She had many, many fine moments, all of them stemming from her upbringing and her view that the Democratic Party should stand for the less fortunate.
Best not to challenge her, as Alexandria Ocasio-Cortez and others did early in their own careers. When Ocasio-Cortez was first elected, she challenged Pelosi and the way she ran the House Democratic caucus. When asked about this, Pelosi brushed it off, knowing she held an iron grip on the Democrats.
“They have four votes,” she said, dismissing AOC and her three colleagues known as The Squad.
On Jan. 6, when Trump’s followers broke into the Capitol to murder Pelosi, she worked the phones, seeking to protect the Electoral College count against those who would illegally overturn it. She told Vice President Mike Pence not to tell anyone his location. She might have saved his life.
Her greatest moment was the passage of President Obama’s signature issue, the Affordable Care Act. Yes, it’s still too expensive. Yes, it is still too complicated. Yes, it ensured massive profits for health care companies, but it was the best Obama and Pelosi could do. They made the best deal they could. It provided health insurance to more than 20 million citizens. People are alive today because of it.
But when the going got tough and it looked like they didn’t have the votes to pass the bill, Obama called Pelosi to give up.
“You go through the gate,’’ she told him. “If the gate’s closed, go over the fence.’’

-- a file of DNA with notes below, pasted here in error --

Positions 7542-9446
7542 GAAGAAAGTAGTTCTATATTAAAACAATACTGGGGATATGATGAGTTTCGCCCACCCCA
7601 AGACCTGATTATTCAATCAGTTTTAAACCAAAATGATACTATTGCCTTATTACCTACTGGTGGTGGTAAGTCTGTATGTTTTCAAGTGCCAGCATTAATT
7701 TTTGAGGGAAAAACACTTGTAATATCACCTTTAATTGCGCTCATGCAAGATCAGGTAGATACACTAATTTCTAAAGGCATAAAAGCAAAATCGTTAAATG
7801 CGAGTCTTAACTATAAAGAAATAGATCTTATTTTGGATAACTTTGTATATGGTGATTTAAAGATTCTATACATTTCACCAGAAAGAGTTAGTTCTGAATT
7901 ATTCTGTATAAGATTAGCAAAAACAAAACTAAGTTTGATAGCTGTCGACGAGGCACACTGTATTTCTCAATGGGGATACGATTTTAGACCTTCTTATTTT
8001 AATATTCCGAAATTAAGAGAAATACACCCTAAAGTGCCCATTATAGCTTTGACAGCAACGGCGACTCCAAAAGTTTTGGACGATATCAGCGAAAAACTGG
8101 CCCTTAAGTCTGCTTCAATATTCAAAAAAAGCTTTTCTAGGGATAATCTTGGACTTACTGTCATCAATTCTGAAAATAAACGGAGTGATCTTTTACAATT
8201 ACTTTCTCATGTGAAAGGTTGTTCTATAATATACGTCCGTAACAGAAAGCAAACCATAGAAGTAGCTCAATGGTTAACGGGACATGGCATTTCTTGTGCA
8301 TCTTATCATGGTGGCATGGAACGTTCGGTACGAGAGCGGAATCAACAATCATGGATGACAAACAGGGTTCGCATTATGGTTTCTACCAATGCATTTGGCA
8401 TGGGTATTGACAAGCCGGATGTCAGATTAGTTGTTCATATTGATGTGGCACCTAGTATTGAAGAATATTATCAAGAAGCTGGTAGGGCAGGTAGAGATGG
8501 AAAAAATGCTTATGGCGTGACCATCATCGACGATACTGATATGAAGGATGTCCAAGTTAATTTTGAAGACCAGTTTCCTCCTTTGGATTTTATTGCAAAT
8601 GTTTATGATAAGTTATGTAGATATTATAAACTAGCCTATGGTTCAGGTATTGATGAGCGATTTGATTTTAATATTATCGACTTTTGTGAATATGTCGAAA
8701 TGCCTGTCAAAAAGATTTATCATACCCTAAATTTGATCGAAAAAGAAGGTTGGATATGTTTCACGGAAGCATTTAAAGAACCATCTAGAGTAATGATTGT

I will always remember Pelosi for her strength of character and bravery in the face of relentless attacks by Republicans who could never match her political skills. Their attacks were vicious. They spent millions turning Pelosi into some kind of left-wing, elitist monster who didn’t care about people.
Those attacks — as they now so often do — surged past the political and into attempted murder when a young man radicalized by internet conspiracy theories broke into Pelosi’s house, intending to kill her. Finding only her husband Paul, he attacked him instead with a hammer. Paul Pelosi suffered a fractured skull and is, thankfully, recovering from the attack.
It’s important to remember this attack was generated by those who manufactured hatred against his wife for political gain. And there are still no apologies from Republicans that I know of.
Now that the Republicans have taken over the House by a slim majority, Nancy Pelosi will no longer be speaker or the Democratic leader. She will, however, remain the congressional representative from San Francisco. I suspect her office will become a central gathering place for strategy sessions to protect and sustain her achievements.
I pity whoever becomes the Republican speaker of the House. When they fail to impeach Biden, defund Medicare or whatever else is on their non-agenda, they won’t see Nancy Pelosi’s hand, but they will know it’s there, behind the scenes, advising the new Democratic leadership on how best to defeat the Republican agenda and protect her legacy of progressive idealism.
Thank you, Nancy, for your service.